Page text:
There is a very persistent myth that Candida albicans cannot survive a high (alkaline) pH. The fact is that C. albicans can survive very acid to extremely alkaline pH. The primary difference is the form it takes on dependent on the pH. At a low (acidic) pH C. albicans remains in a less pathogenic yeast form, and its growth is inhibited. When C. albicans is exposed to a high (alkaline) pH it promotes the formation of its hyphal growth. This hyphal growth allows C. albicans to not only become pathogenic, but also to allow it to invade deep in to tissues and to promote organ damage. This hyphal growth is inhibited at an acidic pH of 4 or below reducing tissue invasion and damage. I have compiled some research from non-commercial sites to prove these facts. The growth of C. albicans in an alkaline environment, as well as an acidic environment in a pH range of 2 to 10:
"Upon response to environmental stimuli C. albicans can switch between yeast-like and filamentous, hyphal growth. This allows C. albicans to generate niche specific responses, form biofilms, adhere, and invade epithelial tissues. "
It is this switch to the hyphal growth, from alkalinity, that allows C. albicans to become pathogenic by more readily invading tissues:
Hyphal growth has been shown to be inhibited at the acidic pH of 4 in all strains of C. albicans showing that an acidic pH helps to prevent C. albicans from being pathogenic. An alkaline pH on the other hand promotes pathnogenesis of C. albicans as it promotes hyphal growth. The article from the following link points out what I have been trying to explain to people for decades. Stomach acid helps to control pathogen growth, including Candida. The same applies to the skin, which is normally slightly on the acidic side. When the pH is raised to the alkaline side candidiasis of the skin is promoted.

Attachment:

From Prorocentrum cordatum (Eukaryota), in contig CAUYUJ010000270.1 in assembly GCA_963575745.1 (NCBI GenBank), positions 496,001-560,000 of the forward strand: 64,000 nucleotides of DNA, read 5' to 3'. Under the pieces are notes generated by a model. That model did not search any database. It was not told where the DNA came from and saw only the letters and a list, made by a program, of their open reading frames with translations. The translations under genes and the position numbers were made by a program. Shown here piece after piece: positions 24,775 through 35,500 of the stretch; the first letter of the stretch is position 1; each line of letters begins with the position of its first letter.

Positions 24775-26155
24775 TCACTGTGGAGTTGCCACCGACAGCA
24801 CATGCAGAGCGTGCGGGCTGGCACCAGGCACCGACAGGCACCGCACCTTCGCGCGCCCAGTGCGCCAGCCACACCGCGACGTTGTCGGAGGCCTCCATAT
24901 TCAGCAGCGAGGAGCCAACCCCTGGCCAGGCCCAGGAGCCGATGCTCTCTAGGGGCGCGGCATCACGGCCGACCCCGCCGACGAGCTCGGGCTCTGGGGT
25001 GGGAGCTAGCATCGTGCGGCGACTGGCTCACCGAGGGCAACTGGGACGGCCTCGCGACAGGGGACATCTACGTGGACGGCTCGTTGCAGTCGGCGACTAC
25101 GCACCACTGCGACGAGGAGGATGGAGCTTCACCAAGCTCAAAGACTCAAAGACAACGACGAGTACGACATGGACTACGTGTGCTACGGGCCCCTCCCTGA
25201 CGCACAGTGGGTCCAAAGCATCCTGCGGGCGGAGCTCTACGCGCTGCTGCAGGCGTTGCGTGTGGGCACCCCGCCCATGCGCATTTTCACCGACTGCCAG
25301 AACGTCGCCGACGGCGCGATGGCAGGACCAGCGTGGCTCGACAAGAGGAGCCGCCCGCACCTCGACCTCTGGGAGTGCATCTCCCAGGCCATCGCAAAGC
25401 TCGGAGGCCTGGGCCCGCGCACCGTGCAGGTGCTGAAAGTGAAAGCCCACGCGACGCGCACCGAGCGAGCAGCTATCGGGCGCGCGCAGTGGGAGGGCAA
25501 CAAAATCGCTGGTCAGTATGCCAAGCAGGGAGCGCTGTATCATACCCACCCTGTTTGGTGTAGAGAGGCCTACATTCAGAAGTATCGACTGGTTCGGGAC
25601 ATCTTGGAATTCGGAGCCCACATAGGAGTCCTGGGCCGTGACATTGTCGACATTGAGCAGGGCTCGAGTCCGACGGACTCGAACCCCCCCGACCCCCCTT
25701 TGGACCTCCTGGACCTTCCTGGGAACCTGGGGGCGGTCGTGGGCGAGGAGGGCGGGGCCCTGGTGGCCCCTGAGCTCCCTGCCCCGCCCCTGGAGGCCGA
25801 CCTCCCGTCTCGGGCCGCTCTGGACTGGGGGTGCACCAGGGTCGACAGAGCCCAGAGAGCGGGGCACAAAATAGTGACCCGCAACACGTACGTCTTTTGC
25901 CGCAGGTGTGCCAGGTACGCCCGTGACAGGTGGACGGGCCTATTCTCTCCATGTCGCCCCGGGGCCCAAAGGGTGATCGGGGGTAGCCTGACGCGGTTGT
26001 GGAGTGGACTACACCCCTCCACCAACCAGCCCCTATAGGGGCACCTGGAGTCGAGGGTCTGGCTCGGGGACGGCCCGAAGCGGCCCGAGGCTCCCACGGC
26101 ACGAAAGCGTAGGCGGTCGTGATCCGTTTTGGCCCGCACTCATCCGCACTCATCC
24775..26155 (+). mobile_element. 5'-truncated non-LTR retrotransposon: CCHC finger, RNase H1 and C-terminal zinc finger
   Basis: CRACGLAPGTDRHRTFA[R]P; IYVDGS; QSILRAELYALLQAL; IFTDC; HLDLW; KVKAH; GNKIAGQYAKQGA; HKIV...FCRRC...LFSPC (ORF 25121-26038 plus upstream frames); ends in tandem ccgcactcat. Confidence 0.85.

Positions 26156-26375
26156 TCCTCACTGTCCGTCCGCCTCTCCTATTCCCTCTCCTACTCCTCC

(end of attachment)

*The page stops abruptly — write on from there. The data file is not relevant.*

"In tissue samples from mucosal surfaces with a non-acidic pH, such as the tongue, oesophagus, intestine, and most skin areas, filamentous forms of C albicans predominated, and most of them exhibited both 1H4 immunostaining and an invasive phenotype (fig 3A ). In internal organs having a non-acidic pH (liver, lung, heart, and thyroid) from patients with systemic candidiasis, variable numbers of yeast cells were found, together with hyphae or pseudohyphae in virtually all cases. In these tissues, both yeast and filamentous forms showed strong 1H4 immunoreactivity (fig 3B , C). In contrast, in those tissues with an acidic pH, such as the stomach and collecting ducts of the kidney, the predominant form of C albicans was the blastospore (yeast). Interestingly, in these locations yeast cells essentially showed no 1H4 immunoreactivity (fig 3D , E). However, when adjacent tissue invasion was present, hyphae or pseudohyphae were the predominant form."
"The ability to undergo transition from the yeast to the hyphal form appears to be crucial in the pathogenesis of invasive candidiasis. 4– 6 Both yeast cells and hyphae are found in infected tissues and contribute to pathogenesis. Yeast cells are better suited for rapid haematogenous dissemination, but together with hyphal elements they are also capable of breaching epithelial and endothelial barriers to cause extensive organ damage. 4 During the infectious process, yeast cells and hyphae may encounter different microenvironments within the host. At acidic pH, C albicans grows mostly in the yeast form; at an alkaline pH, it grows primarily in the filamentous form. 2, 6, 7 Gastric acid provides an effective barrier to most microorganisms (normal gastric pH values are 1–3.5). In contrast, achlorhydria and the use of H2 antagonists, which raise gastric pH, have been found to be associated with a higher proportion of invasive gastric candidiasis. 17 Similarly, although the skin is relatively inhospitable to fungal growth, 18 the experimental increase of skin surface pH yields more pronounced cutaneous candidiasis in human volunteers. 19"